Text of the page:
Bikepacking the Lower Sunshine Coast
75 Mi.(121 KM)
% Rideable (time)
Skyler Des Roches
This route loosely follows Stages 3 and 4 of the world-famous BC Bike Race, for that same “ultimate singletrack experience” without the mayhem and expense of an organized event. Since we’ve ridden the opposite direction as the race route, there are some deviations to keep climbs rideable, and descents exciting. Nowhere else have I found extensive wood-work stunts, and purpose-built trails on a bikepacking route. The result is a two or three day ride consisting of great mountain biking through heavy forest. The route passes through the town of Sechelt at around half-way, making resupply and logistics easy. The riding, however, is heavy with proper, technical mountain biking. The result is a great intro to bikepacking for those coming from a mountain biking background, wanting to try a one or two night ride.
- Classic ‘north shore’ style riding on trails like Ripped Nipple, Eldorado, and Hwy 103 (it’s a trail name, not a highway).
- The type of loamy, organic trails that made BC a famous mountain biking destination.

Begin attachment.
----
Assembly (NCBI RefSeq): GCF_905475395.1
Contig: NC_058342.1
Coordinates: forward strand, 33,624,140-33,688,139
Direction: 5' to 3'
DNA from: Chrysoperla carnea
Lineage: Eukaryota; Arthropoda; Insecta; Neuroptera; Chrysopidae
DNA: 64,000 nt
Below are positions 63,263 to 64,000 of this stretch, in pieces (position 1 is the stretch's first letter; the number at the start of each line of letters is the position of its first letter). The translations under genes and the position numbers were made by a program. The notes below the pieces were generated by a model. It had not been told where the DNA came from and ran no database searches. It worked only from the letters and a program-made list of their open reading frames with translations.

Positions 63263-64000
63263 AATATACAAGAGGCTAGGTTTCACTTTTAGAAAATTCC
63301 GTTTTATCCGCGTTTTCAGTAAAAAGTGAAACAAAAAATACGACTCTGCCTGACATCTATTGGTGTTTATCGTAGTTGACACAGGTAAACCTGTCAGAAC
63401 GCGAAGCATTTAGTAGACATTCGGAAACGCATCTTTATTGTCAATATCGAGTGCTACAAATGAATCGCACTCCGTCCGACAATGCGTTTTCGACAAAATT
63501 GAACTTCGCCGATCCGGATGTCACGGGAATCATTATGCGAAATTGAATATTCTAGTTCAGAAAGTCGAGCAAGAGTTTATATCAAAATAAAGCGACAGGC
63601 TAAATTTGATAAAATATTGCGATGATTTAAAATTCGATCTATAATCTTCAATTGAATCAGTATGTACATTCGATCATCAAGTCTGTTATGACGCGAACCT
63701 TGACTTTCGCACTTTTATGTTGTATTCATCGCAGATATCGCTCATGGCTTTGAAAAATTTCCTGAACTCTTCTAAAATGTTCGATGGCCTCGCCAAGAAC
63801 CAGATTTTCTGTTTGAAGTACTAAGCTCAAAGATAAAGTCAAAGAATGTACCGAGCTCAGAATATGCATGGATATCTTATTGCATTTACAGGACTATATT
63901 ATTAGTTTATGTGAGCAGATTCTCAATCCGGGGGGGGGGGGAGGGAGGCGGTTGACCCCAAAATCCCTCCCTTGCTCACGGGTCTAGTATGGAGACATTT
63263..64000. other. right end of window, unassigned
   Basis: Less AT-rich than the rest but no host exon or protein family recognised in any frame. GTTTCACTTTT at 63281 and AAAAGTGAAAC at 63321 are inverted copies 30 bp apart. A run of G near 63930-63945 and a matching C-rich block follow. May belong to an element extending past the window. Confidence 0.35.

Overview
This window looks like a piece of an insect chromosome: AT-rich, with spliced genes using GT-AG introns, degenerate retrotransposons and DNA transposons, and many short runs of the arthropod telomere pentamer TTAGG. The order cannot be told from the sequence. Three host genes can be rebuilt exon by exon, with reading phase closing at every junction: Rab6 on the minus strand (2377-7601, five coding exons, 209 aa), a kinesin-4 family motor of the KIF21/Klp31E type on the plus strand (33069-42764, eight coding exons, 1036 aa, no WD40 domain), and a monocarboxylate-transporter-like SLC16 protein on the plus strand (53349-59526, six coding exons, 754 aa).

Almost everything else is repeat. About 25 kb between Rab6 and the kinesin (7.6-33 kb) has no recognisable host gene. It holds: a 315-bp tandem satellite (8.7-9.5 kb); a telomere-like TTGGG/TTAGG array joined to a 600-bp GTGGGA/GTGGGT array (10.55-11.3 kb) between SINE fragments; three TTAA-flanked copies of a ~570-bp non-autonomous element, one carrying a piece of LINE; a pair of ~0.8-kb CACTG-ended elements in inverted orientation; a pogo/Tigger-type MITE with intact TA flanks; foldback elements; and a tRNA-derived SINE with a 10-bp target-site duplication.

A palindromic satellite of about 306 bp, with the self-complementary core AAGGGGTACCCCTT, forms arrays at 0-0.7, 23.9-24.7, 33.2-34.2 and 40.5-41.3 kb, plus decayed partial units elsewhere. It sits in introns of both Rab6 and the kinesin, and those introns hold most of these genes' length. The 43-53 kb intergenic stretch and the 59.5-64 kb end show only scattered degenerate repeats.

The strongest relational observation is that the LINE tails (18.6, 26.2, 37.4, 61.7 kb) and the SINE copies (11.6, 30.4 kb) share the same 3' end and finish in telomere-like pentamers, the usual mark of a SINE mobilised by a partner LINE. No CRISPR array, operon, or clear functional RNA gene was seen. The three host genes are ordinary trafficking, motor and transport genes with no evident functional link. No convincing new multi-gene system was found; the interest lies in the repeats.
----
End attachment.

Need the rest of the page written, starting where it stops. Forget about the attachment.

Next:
- Riding past huge, old-growth Douglas-fir trees on Hwy 102 and 4D.
- Swimming in Chapman Creek and Crowston Lake.
- Coffee and/or brunch in Sechelt.
- The difficulty rating is 5, but you must be able to ride blue/black rated mountain bike trails.
- You can find GPS files of the BC Bike Race stages, as well a many trails in the Lower Sunshine Coast region on Trailforks.com.
- There is no GPS basemap that includes the full trail network, but the Ibicus (free) Canadian Topo map, Garmin Topo Canada, or the Backroads Mapbook GPS Map, will provide topographic info, lake locations, and many creeks. Use Trailforks to build an overlay of the mountain bike trails.
- There is no public bus service to Earls Cove at the north end of this route. Once a day, the Sunshine Coach bus travels from Powell River, on the Upper Sunshine Coast, to Langdale, via Earls Cove. It is apparently possible to flag it down Earls Cove.
- Otherwise, hitchhike or ride 39km south along Highway 101 to Halfmoon Bay, from where public bus service will deliver you back to Langdale (for $2.25). There is space for two bikes in the bike rack.
- Wild camping is possible a few kilometers outside of towns.
- There are hotels and established campgrounds in Sechelt, which is at about the halfway mark.
- There is an excellent established Forest Service campground at Klein Lake, just south of Earls Cove, and another at Big Tree Rec Site, about 10km north of Sechelt.
- This ride can be completed with no camping (or cooking) at all, if you opt to complete it in two days, staying and dining in Sechelt.
- Sechelt offers an array of supermakets, liquor stores, and restaurants at about the halfway mark.
- A small cafe-restaurant at Earls Cove offers cold drinks and nice meals at the northern terminus of this route.
- If you have time to kill before catching the ferry back to Vancouver from Langdale, choose from some nice restaurants in the quaint sea-side village of Gibsons Landing, a 5km from the ferry terminal.